Photo: ChameleonsEye/shutterstock
Photo: ChameleonsEye/shutterstock

Despite all the challenges of 2020, there was one upside for many nonprofits: The pandemic drove record numbers of new donors to their doors. As leaders and development officers come up for air, attention is turning to keeping those newcomers in the fold against competing priorities and donor fatigue.

Barron Segar, president and CEO of World Food Program USA (WFP USA), has more than 20 years of nonprofit leadership under his belt, including three years in his current role and two decades at UNICEF. WFP USA is the U.S.-based charity that supports the United Nations World Food Programme (WFP), the world’s largest humanitarian agency fighting global hunger—and the winner of the 2020 Nobel Peace Prize.

Since 1992, WFP USA has spearheaded U.S.-based efforts to create a “zero-hunger world” by lassoing private sector support from individuals, businesses and policymakers. The fruit of its marketing, communications and advocacy efforts helped feed more than 138 million people in 80 countries last year.

As the pandemic raged, donors were quick to focus their giving on basic needs in general, and food security in particular. Of approximately $17 billion in COVID-19 relief grants tracked by Candid, more than a $1 billion went toward alleviating hunger.

Segar believes hunger relief is nonpartisan. “Everyone agrees on food,” he said. Even as many Americans lined up at food banks for the first time, international food aid grew in popularity among U.S. donors. WFP USA saw fundraising increase from $18 million to $30 million last year amid an influx of more than 50,000 new individual donors. First-quarter fiscal year results this year were “one for the record books,” Segar said, reporting $16 million against a goal of $8.5 million.

Sustaining that kind of growth is not without its challenges. Here are four ways Segar plans to prioritize growth and keep new donors in the fold.

Rightsizing staff

WFP USA isn’t the only nonprofit trying to get its arms around pandemic staffing. An exploding need for services has not always translated into more hiring during COVID-19, and financial types warn that the 2020 fundraising tidal wave could easily turn into a trickle.

Still, Segar is building and restructuring his team with optimism, convinced that the right talent will drive a continued upward trajectory. In 2020, he grew WFP USA’s headcount from 38 to 50. An LGBTQ leader, Segar also says he’s been intentional about diversifying his senior leadership team, already making several hires that represent the communities WFP USA serves.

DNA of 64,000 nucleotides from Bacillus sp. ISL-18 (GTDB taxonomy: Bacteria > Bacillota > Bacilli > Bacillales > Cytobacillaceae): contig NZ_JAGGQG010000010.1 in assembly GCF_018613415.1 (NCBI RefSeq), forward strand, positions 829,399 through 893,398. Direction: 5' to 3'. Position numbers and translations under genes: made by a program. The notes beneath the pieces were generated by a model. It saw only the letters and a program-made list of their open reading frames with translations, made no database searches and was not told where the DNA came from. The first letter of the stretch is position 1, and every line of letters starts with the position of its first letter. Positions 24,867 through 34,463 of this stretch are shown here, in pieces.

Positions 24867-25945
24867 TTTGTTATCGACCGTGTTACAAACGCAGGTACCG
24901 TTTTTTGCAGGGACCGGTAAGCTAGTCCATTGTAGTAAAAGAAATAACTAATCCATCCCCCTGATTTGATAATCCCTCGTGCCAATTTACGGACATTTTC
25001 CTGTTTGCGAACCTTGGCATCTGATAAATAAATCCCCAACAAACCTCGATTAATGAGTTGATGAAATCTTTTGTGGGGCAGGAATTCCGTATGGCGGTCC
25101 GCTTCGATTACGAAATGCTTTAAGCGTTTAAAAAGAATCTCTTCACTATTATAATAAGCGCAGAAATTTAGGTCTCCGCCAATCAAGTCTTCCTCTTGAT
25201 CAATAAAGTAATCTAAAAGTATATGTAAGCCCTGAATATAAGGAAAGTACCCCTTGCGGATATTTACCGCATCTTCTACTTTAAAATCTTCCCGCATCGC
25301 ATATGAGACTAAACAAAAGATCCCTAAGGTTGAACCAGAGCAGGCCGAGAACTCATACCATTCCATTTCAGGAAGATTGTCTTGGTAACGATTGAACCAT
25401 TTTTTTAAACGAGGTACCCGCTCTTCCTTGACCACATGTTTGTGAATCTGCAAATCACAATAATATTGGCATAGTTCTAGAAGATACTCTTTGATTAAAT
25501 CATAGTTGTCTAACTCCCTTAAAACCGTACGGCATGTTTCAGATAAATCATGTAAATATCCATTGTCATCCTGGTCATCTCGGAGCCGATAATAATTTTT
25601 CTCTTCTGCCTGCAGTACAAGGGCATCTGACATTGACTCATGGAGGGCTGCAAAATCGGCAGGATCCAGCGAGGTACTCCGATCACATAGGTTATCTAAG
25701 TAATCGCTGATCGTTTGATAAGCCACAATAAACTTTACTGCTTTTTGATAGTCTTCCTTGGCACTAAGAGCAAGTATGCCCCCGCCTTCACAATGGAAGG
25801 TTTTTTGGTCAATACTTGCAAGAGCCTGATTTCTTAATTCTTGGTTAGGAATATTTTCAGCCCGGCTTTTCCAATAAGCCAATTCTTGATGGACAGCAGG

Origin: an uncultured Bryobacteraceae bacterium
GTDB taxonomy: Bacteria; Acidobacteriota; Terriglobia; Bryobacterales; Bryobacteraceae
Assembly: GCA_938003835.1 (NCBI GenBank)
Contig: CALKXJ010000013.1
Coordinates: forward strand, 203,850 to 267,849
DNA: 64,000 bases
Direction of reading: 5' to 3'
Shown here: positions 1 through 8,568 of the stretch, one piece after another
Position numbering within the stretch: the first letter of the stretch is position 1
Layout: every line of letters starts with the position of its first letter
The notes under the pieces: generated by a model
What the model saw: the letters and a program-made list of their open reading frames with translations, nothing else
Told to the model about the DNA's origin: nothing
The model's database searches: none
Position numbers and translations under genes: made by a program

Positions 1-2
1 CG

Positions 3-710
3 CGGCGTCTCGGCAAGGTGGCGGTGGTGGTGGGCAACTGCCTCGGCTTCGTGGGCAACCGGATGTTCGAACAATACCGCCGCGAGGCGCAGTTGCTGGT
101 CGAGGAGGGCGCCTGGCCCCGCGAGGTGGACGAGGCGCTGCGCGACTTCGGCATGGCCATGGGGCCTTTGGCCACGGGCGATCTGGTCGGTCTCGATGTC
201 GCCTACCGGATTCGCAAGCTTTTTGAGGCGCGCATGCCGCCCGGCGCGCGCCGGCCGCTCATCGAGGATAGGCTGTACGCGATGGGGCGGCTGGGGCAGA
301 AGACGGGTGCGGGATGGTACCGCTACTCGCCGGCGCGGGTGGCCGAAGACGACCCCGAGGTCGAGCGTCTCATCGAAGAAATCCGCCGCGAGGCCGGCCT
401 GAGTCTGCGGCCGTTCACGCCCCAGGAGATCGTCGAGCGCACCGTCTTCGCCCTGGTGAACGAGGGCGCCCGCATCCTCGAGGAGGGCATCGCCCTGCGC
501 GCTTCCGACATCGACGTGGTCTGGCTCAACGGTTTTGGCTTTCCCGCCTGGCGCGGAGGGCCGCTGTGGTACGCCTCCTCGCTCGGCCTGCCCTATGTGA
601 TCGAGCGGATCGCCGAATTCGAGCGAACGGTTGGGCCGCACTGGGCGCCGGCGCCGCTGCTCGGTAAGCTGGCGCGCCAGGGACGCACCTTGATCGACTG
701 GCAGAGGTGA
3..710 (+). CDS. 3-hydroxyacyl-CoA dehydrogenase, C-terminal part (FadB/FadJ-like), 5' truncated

Diversifying the donor base

Segar has intentionally sought to diversify WFP USA’s major donors. The organization’s main corporate supporters, for example, skew heavily toward the food industry and include the Cargill, PepsiCo and General Mills foundations. But by working other networks, Segar recently brought in a major gift from the S&P Foundation. And a champion within the Conrad Hilton Foundation just unlocked a $500,000 grant to WFP USA to support people in some of the world’s most vulnerable areas.

Stepping up storytelling

Segar acknowledges that “donors are not ATMs” and thinks it’s important to take the time to show that WFP USA is a “good steward of their philanthropy.” He believes in the power of stories to boost fundraising results, and works with colleagues in the field to gather real-life examples of what impact looks like on the ground. In Segar’s view, sharing those stories, both electronically and via direct-mail marketing, helps donors understand the impact they’re making.

Getting personal

WFP USA saw an explosion of individual donors in 2020 from 25,000 to 80,000. Segar says the average gift was about $100 to $200—lower through digital channels, and higher through direct mail. Currently, he’s reaching out to all donors of $5,000 and above. But he doesn’t plan to stop there, saying he’s open to meeting with everyone. “I’m always available to anyone who wants to talk,” he said.

Moving forward, Segar hopes to build on the light that WFP’s Nobel win shone on its work. Instead of seeing last year as “just a blip or one-time event,” he sees “an incredible opportunity to save the world.”